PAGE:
Burma/Myanmar – Bagan pagodas and temples (Shwesandaw, Shwezigon and Sulamani)

» Posted by on Jul 25, 2014 in Bagan, Burma, Featured, long trip, Myanmar

After landing in Bagan early in the morning, we went directly to the Shwesandaw pagoda, which offers an impressive view of Bagan and makes you understand why it is so popular. From the upper terrace, you can see hundreds of Buddhist temples and monuments. Bagan was once the capital city of the first Kingdom of Pagan. During the kingdom’s height between the 11th and 13th centuries, over 10,000 Buddhist temples, pagodas and monasteries were constructed in the Bagan plains alone, of which the remains of over 2200 temples and pagodas still survived to the present day. To give you an idea, it’s like starting a new temple or monument EVERY week (on average) for 200 years.

While in Bagan, we went to the Shwesandaw three times (mid-morning, sunset and sunrise). The most enjoyable time is sunrise, when the hot air balloons glide over the plain. It’s very quiet as there is very few people and if you are early enough, the tourists stands are not “staffed” yet. The worst time to go is at sunset (more on this later).

Hot air balloons at sunrise over Bagan

Hot air balloons at sunrise over Bagan (from the upper terrace of the Shwesandaw pagoda)

Sunset from the Shwesandaw pagoda

Sunset from the Shwesandaw pagoda

Bagan is a very popular destination when traveling to Burma, don’t expect to be alone while visiting the maintained temples or monuments. A good example is the Shwesandaw pagoda (sometimes referred as the sunset pagoda in english guidebooks). It is as crowded at sunset as subway stations in Tokyo at rush hour. Literally  you can’t move and don’t even think putting down your tripod unless you come early. That was not a good surprise! From there on, we read the same guidebook as everybody else and we moved our timing accordingly: when the guidebook recommended to go at sunrise, we’d go at sunset and vice-versa (of course, if that made sense, picture-wise).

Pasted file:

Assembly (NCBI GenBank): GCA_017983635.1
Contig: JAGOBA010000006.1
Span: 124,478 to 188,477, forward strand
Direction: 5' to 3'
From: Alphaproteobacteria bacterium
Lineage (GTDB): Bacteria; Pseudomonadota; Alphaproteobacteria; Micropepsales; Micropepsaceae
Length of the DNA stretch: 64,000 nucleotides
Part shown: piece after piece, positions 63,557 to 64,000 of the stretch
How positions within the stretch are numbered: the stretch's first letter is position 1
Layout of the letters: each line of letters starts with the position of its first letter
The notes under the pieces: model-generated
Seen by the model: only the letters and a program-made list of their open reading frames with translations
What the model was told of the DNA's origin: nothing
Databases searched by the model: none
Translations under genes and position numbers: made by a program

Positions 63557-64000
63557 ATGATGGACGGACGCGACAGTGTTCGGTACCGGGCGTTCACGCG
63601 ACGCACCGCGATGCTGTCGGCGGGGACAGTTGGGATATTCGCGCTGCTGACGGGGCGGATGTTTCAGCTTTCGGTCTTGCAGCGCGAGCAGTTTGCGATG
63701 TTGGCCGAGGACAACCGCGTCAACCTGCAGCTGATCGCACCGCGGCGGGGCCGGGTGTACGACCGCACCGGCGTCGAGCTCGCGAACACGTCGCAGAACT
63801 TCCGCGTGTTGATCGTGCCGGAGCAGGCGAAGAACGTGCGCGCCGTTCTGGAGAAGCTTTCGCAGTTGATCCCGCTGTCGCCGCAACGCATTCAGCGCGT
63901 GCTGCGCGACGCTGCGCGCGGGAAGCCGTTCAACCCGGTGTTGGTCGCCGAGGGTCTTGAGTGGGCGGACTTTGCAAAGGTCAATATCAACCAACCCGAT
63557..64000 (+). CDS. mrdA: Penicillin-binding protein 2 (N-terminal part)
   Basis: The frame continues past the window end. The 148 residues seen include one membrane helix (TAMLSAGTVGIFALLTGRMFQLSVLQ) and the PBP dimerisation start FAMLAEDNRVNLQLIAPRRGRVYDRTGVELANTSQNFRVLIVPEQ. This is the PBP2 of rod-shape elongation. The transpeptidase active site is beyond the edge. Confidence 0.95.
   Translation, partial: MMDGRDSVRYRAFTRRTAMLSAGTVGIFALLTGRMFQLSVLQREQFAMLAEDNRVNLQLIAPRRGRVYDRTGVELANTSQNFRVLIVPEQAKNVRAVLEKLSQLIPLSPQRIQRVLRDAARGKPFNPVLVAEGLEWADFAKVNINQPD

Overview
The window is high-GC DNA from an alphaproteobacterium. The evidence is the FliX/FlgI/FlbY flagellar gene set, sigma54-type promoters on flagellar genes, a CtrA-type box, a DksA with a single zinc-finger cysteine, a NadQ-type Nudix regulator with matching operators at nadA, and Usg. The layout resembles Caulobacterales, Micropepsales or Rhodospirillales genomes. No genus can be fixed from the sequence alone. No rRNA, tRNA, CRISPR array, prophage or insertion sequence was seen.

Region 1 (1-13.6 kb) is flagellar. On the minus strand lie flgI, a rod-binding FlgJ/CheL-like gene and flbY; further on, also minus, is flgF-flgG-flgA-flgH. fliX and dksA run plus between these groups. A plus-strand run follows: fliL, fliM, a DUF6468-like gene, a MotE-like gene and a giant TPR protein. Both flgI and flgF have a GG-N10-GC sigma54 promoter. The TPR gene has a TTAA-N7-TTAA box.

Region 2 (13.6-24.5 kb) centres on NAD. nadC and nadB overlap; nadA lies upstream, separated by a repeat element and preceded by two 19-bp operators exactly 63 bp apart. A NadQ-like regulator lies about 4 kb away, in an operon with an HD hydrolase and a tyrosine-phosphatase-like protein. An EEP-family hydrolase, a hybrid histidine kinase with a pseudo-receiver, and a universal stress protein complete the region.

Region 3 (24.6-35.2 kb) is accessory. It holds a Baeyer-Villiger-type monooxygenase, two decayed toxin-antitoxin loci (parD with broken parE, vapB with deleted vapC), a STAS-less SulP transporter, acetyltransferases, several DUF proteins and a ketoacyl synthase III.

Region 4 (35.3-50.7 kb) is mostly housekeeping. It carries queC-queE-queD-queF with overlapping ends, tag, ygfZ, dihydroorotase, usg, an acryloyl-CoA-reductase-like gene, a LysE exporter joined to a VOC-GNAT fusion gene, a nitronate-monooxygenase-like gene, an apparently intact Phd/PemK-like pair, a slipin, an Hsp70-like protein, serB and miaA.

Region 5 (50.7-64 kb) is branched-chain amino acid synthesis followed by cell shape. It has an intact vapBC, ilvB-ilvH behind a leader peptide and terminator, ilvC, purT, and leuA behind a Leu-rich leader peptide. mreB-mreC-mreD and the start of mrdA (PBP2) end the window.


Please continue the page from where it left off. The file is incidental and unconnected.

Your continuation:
By doing this, we were able to find local people doing their normal activities. They have learned to avoid tourists too.

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Normally the reclining Buddha (Shinbinthalyaung) is also popular but we went at sunrise (when the guidebook recommend to go at sunset) and it was literally empty. We had plenty of time to setup our tripods and enjoy the hard work that is to photograph buddhas (because of their gigantic size, the cramped space they are encompassed into and the light conditions – very low light with highlights from doorways).

Reclining buddha (Shinbinthalyaung)

Reclining buddha (Shinbinthalyaung)

There are still active temples in Bagan and one of the most beautiful is the Shwezigon Pagoda. The pagoda is located in the nearby town of Nyaung-U. It is a prototype of Burmese stupas, and consists of a circular gold leaf-gilded stupa surrounded by smaller temples and shrines.

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In the same area, we ventured outside of the beaten path and we spent time exploring the Mingun village, where we saw how Burmese live and how they process the product of their harvest by hand (peanuts, bamboo…). We also spent some time at the Nyaung-U market.

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Another quiet village is the village of Minnanthu. Because it is not on so many guide books, it receives less tourists. It’s located southwest of Bagan. There, we visited the Sulamani temple. As you can see on some of the images, there were other tourists but also locals. The interior of the temple has a lot of very beautiful frescos and Buddhas. Another benefit of this temple is that it was relatively cool inside, so we did linger a bit.